Updated: Aug. 30, 1:30 p.m.
The meeting for the new nonprofit Protohaven has been moved from 7800 Susquehanna St. in Homewood to TechShop Pittsburgh’s current location in Larimer’s Bakery Square, Devin Montgomery, a founder of the new maker space, told The Incline Wednesday.
It will still be held at 7:30 p.m. and is open to anyone interested in Protohaven. Montgomery didn’t elaborate on the reason for the venue change, but said the meeting will include general updates about Protohaven such as site considerations and a member-led fundraising campaign.
Protohaven, a new nonprofit that plans to replace TechShop Pittsburgh, may have found a location in Homewood.
Last week, Gadsden Merrill, TechShop Pittsburgh’s general manager, and TechShop member Devin Montgomery filed paperwork to create a nonprofit maker space that would continue the work of TechShop Pittsburgh after it closes Sept. 30.
Montgomery said TechShop members and anyone interested in Protohaven are invited to see the maker space’s potential home — the fifth floor of 7800 Susquehanna St. in Homewood — at 7:30 p.m. Wednesday.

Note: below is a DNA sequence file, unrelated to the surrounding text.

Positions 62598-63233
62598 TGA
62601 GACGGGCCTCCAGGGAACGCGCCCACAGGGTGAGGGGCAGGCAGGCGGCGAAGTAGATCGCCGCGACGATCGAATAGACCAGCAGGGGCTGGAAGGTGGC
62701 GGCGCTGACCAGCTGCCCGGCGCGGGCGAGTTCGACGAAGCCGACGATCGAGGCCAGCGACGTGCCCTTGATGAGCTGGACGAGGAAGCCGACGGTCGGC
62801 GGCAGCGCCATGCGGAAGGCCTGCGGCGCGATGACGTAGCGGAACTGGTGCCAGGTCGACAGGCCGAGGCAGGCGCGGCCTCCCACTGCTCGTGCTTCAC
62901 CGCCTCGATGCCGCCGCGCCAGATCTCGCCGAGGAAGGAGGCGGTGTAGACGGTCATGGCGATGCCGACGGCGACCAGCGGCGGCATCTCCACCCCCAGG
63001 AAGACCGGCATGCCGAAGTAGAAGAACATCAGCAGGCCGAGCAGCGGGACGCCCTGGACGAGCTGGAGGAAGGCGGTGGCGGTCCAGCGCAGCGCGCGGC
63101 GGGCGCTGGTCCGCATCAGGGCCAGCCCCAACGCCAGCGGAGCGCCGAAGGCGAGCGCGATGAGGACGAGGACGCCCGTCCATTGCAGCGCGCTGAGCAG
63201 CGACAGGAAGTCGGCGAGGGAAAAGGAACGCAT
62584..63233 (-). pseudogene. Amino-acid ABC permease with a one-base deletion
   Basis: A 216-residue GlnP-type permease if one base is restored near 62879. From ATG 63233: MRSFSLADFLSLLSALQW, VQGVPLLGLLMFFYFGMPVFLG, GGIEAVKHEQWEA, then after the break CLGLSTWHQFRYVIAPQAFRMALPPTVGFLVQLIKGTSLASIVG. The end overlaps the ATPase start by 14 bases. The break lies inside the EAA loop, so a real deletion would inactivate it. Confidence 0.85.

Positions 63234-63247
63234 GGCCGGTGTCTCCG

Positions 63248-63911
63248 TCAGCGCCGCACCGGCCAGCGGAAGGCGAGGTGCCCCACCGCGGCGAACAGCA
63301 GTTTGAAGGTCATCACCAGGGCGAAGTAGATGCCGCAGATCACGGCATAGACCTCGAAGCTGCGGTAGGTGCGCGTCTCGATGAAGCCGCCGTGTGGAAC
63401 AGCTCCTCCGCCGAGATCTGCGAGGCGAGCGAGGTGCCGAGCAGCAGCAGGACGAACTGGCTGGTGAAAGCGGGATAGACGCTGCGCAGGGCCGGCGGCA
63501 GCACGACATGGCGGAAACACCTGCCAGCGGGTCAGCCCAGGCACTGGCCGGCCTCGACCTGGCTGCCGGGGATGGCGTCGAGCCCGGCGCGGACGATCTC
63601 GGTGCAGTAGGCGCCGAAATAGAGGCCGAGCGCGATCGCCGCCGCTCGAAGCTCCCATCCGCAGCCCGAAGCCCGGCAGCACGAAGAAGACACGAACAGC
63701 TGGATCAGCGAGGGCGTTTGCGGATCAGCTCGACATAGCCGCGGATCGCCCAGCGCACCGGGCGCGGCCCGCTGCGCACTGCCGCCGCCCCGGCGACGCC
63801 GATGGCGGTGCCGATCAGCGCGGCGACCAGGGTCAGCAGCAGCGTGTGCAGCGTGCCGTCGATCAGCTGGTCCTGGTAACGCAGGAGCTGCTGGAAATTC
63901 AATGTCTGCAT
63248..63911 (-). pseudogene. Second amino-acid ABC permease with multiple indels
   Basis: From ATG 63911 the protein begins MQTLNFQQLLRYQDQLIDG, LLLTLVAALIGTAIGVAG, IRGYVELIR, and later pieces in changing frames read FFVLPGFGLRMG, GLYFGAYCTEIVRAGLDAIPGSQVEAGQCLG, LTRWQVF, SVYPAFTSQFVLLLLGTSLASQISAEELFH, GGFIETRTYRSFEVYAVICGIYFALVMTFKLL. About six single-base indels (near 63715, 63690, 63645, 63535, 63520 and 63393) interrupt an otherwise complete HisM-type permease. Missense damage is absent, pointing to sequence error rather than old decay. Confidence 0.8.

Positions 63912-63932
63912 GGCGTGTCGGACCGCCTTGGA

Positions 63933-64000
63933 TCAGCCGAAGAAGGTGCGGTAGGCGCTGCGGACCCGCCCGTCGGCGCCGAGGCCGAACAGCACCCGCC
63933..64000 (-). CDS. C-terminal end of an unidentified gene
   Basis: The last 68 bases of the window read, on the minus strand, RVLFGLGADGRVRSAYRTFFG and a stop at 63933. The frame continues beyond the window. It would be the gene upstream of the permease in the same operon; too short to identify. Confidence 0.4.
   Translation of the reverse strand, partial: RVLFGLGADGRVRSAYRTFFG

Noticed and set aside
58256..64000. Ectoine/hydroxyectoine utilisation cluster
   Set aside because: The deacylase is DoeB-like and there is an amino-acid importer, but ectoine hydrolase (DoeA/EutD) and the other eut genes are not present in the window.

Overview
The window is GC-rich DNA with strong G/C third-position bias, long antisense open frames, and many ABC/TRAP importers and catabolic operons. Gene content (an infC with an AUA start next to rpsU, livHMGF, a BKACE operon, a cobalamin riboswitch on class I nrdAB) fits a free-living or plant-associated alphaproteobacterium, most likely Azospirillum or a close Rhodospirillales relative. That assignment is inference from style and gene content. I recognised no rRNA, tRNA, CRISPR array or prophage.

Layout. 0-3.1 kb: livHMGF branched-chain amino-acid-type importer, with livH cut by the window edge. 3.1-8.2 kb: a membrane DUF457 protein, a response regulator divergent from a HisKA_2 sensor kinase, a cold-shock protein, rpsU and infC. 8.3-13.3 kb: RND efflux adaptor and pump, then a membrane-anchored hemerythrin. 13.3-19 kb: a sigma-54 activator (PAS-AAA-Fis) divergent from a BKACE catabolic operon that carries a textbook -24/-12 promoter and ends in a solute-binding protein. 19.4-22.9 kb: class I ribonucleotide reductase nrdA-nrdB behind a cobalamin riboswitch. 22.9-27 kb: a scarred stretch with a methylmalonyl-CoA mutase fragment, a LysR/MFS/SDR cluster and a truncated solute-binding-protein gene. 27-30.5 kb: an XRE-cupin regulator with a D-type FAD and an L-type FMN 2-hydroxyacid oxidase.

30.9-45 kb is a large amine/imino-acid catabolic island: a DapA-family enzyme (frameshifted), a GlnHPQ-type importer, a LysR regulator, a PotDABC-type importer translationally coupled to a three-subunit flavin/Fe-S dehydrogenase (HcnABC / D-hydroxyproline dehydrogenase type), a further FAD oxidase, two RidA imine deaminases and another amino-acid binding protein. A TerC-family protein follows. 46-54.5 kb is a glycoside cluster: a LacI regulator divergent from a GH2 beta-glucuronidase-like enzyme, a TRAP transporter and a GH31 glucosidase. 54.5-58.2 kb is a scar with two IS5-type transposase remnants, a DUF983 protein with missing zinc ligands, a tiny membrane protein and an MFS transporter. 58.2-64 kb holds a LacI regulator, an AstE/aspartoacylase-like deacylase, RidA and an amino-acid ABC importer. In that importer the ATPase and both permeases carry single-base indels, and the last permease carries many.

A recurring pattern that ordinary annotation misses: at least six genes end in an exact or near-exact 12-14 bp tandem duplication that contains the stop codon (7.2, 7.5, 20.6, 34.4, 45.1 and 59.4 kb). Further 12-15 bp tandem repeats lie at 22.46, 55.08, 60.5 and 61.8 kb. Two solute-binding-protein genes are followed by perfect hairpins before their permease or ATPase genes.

The building, a former Westinghouse Electric facility built in the 1920s, is owned by Bridgeway Capital, which provides loans to small businesses and nonprofits. The company confirmed that Protohaven toured available space in the building and plans to hold a Wednesday tour.
7800 Susquehanna StreetEmily Walley / Bridgeway Capital
Montgomery said the location is not set in stone, but called the space a “strong contender.” He said he envisions Protohaven as being a resource to the makers who are already in the 7800 Susquehanna building, as well as an accessible location for current TechShop members.
Plus, he said the location is convenient to the Homewood community and would allow for equitable access to the space.
If this space is selected, Protohaven will have the entire top floor of the building, which is more than 20,000 square feet, per Montgomery. He said Wednesday’s meeting is a way for people to imagine possibilities for the new space.
The building is already home to multiple startup companies, artists and community organizations including BoXZY, which got its start at TechShop; that company’s creator, Joel Johnson, has strongly advocated to save the maker space.
Since the shop’s closure was first announced in May, members have met weekly to find a way to keep the space open. The nonprofit was born from those conversations.
Montgomery said the plan is to move Protohaven from the TechShop location in Larimer to a new space in October.